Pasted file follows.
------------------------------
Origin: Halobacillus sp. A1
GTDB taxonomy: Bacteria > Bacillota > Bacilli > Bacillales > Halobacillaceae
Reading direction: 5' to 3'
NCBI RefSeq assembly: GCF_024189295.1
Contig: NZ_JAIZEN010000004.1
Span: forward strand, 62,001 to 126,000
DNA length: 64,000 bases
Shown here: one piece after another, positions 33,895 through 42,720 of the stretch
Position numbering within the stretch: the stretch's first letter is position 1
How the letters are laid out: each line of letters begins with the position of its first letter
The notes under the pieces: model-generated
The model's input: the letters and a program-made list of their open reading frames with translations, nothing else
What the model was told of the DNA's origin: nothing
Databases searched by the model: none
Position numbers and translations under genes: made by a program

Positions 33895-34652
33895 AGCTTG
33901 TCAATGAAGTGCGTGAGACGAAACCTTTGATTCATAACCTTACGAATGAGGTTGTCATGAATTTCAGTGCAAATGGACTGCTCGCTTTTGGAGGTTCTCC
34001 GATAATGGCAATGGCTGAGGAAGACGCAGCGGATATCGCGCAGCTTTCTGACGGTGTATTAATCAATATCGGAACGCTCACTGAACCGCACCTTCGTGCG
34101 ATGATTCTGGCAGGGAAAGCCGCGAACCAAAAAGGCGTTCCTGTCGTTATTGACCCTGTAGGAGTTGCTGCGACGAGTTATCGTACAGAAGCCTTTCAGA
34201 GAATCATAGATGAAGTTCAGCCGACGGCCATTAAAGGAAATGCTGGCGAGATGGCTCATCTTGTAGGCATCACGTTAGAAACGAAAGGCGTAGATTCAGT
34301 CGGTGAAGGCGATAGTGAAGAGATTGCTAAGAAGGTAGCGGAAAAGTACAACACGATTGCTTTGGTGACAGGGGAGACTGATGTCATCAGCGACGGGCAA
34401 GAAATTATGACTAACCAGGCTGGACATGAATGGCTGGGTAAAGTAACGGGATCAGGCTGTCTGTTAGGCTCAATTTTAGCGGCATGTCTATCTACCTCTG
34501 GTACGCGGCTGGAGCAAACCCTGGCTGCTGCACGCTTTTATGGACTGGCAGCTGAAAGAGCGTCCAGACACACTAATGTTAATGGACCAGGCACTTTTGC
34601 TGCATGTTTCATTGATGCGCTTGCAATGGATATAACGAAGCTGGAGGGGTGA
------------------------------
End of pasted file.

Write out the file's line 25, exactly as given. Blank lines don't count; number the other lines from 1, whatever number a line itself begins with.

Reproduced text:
34601 TGCATGTTTCATTGATGCGCTTGCAATGGATATAACGAAGCTGGAGGGGTGA